In this era of interconnected and interdependent economies, if there is a war it will be commercial and digital, and Putin has just admitted that he is out of that group and that he is left to fight with the weapons of the last century.

In addition to interdependence, the new economy is measured by reputation, social reactions are instantaneous, not a minute can be lost when something compromises our brand, image, or flag. Even China itself has already stated that it is concerned about the damage to its reputation by its proximity to Russia (news aired on CNN on 03/11).

Social networks are quick to judge and banish, the Network often behaves as if it has antibodies, it isolates a tumor by shutting it down. And the big brands, in doubt, follow the judgment of social networks (in less than two weeks all the main big global brands have left Russia). And here’s an old saying: it costs five times more to replace a lost customer than to acquire a new one, it will take a long time for Russia to recover its reputation.

Geography is the physical that gives us energy, food and livelihood, the network is the digital that places us as a set of interconnected economies and different cultures that need to peacefully coexist to ensure both economic and environmental sustainability. That’s our future.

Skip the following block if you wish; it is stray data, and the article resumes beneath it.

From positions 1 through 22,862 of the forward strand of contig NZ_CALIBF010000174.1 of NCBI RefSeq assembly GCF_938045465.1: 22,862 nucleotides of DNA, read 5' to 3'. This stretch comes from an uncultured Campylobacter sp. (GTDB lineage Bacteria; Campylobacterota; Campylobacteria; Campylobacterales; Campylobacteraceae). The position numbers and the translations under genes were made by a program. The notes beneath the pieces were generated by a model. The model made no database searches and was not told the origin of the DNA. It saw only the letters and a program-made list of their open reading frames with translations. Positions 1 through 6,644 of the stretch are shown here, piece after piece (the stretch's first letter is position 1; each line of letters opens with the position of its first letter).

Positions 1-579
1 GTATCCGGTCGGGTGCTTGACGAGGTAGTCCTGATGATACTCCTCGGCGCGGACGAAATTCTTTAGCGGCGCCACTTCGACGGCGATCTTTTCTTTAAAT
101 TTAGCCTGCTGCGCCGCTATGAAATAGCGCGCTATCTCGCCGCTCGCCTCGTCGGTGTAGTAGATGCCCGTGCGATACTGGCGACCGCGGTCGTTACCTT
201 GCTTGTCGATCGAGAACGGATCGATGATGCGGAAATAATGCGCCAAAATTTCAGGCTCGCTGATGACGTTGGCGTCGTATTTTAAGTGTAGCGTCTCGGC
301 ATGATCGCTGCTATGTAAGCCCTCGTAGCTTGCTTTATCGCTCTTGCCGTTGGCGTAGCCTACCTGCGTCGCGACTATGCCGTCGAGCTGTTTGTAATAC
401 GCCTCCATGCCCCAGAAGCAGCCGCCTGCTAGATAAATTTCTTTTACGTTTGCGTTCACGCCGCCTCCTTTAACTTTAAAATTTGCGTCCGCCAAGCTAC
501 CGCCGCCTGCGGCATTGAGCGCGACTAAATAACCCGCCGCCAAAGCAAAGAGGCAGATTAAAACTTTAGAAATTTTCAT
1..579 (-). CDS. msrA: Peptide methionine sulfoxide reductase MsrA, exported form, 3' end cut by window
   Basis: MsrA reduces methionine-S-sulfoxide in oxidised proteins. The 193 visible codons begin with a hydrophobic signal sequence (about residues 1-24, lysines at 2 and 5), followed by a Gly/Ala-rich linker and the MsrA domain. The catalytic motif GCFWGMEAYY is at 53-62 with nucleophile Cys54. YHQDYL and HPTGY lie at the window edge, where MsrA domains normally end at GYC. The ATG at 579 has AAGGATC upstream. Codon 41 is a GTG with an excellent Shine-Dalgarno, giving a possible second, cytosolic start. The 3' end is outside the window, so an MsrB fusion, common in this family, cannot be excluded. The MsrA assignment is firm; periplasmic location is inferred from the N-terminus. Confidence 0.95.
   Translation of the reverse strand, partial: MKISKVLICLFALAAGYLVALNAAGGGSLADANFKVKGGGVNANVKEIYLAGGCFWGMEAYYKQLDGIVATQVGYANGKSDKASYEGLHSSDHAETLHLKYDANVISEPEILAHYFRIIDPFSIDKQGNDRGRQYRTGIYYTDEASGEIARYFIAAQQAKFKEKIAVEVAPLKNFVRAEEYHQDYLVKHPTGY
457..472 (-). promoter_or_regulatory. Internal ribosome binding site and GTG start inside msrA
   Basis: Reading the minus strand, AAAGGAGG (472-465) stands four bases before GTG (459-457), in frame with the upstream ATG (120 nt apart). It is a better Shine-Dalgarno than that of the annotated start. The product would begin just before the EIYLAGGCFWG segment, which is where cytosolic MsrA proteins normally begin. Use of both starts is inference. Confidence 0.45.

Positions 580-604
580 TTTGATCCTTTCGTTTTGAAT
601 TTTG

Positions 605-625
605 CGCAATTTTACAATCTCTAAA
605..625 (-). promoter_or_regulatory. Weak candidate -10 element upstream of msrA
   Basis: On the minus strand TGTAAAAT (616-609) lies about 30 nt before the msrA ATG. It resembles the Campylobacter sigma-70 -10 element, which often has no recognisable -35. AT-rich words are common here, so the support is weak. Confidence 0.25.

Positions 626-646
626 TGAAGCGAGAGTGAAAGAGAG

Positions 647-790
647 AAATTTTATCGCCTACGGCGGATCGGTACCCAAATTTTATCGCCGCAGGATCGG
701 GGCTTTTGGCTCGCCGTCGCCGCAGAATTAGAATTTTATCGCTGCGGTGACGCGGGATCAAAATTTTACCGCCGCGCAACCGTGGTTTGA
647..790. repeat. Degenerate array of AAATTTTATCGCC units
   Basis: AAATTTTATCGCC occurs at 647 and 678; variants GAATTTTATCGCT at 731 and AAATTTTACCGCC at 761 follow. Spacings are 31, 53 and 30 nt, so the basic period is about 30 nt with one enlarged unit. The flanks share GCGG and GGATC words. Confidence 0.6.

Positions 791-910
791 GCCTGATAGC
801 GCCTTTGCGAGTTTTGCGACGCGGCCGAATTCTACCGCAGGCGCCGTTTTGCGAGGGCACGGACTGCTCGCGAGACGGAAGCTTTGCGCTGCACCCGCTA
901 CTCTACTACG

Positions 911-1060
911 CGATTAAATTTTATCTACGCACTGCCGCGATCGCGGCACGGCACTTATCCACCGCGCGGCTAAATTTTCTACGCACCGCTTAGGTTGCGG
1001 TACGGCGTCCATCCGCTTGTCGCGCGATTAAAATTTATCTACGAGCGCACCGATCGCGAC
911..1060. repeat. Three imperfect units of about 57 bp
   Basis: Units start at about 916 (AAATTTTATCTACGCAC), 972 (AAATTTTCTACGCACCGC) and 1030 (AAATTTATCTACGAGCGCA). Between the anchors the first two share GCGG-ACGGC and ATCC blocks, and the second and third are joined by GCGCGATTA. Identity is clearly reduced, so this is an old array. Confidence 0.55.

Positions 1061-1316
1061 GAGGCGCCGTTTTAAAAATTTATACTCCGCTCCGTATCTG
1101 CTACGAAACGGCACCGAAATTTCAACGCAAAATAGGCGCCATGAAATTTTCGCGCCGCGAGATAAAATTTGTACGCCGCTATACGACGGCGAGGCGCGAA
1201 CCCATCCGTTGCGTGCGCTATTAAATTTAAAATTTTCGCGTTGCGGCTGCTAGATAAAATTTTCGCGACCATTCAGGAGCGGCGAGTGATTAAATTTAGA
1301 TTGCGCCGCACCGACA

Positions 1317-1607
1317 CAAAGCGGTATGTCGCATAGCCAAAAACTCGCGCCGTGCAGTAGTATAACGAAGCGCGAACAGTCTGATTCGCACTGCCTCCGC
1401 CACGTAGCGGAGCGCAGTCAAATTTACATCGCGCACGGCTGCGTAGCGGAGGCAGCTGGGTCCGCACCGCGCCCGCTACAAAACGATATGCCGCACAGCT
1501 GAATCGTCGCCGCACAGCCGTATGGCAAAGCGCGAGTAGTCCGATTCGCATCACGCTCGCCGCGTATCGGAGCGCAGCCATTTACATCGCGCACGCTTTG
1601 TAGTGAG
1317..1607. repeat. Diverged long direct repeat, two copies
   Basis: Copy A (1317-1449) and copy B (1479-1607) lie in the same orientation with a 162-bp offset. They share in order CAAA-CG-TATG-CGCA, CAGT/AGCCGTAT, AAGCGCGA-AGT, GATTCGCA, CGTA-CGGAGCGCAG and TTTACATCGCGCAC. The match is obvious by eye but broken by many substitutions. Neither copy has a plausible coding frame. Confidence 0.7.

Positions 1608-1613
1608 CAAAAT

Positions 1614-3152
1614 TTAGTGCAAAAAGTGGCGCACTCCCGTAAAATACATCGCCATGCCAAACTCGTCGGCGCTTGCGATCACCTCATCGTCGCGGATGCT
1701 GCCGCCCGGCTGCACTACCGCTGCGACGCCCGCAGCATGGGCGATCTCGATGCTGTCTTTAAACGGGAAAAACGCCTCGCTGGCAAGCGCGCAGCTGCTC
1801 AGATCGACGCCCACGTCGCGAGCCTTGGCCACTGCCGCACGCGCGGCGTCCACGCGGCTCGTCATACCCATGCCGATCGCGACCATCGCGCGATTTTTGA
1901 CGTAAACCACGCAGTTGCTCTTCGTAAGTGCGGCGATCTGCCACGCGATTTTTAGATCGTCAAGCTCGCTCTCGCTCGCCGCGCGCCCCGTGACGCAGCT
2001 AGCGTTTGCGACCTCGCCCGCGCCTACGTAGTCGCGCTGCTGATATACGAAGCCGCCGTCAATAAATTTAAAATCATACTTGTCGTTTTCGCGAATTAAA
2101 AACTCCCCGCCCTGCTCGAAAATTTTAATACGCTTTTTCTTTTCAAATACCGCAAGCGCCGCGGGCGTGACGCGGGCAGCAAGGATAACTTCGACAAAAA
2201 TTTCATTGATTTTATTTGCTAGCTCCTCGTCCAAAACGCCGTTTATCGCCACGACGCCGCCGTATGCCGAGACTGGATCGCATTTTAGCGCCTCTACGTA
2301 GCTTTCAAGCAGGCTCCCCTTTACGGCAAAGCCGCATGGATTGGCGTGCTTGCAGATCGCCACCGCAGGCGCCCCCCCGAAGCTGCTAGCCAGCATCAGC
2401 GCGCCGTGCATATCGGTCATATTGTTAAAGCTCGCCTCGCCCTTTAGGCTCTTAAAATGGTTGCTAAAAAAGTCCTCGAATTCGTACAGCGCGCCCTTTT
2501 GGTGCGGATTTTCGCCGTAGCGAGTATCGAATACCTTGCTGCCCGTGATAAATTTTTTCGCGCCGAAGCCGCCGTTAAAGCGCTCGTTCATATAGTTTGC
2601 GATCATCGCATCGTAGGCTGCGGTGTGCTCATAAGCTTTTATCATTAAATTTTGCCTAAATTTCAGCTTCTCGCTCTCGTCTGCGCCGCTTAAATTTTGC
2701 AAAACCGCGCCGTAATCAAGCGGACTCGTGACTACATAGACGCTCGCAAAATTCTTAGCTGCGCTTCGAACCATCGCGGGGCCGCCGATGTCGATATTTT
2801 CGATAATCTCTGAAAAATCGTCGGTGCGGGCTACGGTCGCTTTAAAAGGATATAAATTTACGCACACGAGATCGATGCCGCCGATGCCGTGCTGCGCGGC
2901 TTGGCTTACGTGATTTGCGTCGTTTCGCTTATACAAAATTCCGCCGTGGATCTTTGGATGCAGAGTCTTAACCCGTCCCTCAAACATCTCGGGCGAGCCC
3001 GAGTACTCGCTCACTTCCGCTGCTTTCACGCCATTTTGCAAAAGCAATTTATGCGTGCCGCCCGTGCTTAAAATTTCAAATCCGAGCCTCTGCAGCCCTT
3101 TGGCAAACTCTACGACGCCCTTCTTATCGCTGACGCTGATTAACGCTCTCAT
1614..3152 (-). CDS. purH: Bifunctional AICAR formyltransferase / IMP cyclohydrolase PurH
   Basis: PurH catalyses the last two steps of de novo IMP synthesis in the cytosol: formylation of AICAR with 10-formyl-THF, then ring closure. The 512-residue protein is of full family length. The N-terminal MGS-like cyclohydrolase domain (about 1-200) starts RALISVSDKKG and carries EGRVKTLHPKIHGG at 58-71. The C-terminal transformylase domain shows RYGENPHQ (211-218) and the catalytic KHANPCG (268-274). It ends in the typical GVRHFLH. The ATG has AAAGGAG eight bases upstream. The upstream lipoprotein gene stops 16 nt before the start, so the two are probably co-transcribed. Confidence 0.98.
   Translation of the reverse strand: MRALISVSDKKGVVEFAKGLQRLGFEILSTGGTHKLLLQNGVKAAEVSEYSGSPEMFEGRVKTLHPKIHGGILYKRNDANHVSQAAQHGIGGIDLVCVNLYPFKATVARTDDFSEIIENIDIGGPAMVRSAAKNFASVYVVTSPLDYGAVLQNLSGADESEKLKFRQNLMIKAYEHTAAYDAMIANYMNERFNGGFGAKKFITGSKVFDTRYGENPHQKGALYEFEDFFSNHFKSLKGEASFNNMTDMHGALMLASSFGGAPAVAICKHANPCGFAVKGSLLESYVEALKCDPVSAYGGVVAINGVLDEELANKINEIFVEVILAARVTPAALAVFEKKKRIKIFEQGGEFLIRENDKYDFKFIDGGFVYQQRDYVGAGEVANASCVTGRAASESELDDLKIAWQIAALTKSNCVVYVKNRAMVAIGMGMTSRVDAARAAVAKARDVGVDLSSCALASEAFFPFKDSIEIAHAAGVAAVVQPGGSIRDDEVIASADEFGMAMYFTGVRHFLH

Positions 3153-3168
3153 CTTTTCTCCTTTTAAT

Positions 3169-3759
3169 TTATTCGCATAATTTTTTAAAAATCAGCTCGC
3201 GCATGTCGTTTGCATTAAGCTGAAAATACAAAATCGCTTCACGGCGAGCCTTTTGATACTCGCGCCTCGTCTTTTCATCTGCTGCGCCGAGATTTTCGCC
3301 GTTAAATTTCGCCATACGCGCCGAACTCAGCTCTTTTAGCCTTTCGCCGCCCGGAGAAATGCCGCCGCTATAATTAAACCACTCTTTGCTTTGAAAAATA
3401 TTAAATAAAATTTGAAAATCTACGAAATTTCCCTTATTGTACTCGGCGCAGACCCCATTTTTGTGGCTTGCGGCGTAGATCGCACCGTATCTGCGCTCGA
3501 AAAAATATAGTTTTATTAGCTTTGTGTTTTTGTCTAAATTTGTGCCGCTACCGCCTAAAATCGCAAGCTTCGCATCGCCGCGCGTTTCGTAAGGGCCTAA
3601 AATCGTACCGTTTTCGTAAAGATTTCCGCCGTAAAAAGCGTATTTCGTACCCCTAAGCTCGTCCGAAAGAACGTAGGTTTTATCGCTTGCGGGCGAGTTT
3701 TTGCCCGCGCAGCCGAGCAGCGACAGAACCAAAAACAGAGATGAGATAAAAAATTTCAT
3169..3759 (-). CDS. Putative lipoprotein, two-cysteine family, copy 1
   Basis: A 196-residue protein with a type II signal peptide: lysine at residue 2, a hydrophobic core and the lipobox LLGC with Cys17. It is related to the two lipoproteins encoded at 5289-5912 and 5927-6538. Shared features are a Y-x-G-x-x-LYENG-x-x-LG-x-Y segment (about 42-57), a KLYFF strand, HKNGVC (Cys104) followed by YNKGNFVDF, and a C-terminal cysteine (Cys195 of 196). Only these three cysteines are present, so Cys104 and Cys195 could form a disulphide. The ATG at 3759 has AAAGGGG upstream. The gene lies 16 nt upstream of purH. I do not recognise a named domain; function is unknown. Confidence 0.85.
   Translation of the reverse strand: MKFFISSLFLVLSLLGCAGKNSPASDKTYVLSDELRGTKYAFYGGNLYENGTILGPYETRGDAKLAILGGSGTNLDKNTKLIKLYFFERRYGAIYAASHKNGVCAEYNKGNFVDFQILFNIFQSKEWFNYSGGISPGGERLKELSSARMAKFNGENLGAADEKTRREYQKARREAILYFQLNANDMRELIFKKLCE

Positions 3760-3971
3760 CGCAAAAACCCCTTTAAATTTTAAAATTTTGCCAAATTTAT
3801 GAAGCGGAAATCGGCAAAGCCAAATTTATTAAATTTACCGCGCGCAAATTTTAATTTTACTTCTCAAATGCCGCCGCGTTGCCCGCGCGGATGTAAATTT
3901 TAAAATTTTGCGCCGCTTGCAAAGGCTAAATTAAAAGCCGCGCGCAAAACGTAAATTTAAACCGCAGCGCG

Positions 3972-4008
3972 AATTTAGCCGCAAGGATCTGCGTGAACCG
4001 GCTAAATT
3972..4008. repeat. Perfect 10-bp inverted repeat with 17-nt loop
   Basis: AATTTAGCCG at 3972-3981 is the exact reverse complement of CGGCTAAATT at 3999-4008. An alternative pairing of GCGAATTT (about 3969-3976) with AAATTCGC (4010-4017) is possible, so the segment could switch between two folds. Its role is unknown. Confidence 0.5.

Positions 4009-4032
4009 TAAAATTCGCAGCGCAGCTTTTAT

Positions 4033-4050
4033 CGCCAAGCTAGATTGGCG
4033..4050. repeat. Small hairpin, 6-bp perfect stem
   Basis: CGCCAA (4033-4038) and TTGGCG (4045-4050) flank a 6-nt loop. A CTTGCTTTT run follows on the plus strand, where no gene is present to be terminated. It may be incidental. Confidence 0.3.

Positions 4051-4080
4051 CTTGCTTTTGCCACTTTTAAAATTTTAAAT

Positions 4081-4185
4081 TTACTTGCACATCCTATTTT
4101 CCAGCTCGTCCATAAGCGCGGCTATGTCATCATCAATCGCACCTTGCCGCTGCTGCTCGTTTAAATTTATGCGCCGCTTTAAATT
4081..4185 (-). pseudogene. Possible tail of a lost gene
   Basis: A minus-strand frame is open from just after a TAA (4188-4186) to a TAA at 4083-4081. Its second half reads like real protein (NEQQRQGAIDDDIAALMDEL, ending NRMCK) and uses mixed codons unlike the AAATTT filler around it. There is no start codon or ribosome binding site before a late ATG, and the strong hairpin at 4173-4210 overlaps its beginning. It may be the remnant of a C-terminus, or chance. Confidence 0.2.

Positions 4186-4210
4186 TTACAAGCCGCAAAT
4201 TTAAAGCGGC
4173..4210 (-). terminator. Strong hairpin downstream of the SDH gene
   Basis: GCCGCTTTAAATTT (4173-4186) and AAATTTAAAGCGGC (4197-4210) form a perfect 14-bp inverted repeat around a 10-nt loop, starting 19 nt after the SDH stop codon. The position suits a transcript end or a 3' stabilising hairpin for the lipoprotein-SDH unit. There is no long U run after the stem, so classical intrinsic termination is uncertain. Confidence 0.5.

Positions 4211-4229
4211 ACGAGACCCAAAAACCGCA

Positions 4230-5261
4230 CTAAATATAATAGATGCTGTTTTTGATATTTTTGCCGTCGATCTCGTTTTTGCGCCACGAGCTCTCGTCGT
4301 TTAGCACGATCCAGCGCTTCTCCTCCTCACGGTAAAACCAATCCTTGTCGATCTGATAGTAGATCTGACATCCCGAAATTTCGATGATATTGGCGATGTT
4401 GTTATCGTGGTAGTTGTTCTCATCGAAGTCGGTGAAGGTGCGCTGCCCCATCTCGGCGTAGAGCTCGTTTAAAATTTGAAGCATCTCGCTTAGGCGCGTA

An economy is made of businesses, and, in the network, companies have no borders, it is up to us, generators of economic value, to act in favor of sustainability and dignity, respecting life and people. An example of this is tiny Estonia, which, once outside the Soviet community, became the country to perform the fastest digitization in the world. Today Estonia operates 100% online and is the world’s leading authority on cybersecurity, largely because of having to defend itself against its former sovereign.

Had it been looking to learn something from Estonia, Russia would have found valuable lessons about how to accelerate its economy and compete in the digital world. But then they would have to transform themselves profoundly, perhaps even Ukraine’s surprising resilience will not help accelerate this.

Link to the webinar on business transformation for the digital economy:

Ronaldo Aloise ahts ([email protected]) is a Mechanical Engineer with a postgraduate degree in Software Engineering from UFRGS. He graduated as an executive in the IT and Semiconductor Industry. He served for more than 30 years as a director of companies such as Intel, HP, Dell, Baan and Datasul.

He has also worked as Executive Vice President of HT Micron Semiconductors and Director of Datacom and Saque e Pague. He founded WayToGrow to promote the transformation and growth of companies in the digital economy, and acts as a partner and mentor of several Startups, including Thummi (, of which he is CBO.

Picture of Ronaldo Aloise Jr (aht)

Ronaldo Aloise Jr (aht)

Com formação em Eletrônica, Engenharia Mecânica e Eng de Software. Atuou como Diretor Executivo, CMO, CBO e COO, em empresas como HP, Intel, Dell, Baan, Datasul, HT Micron Semicondutores, Datacom e Saque e Pague.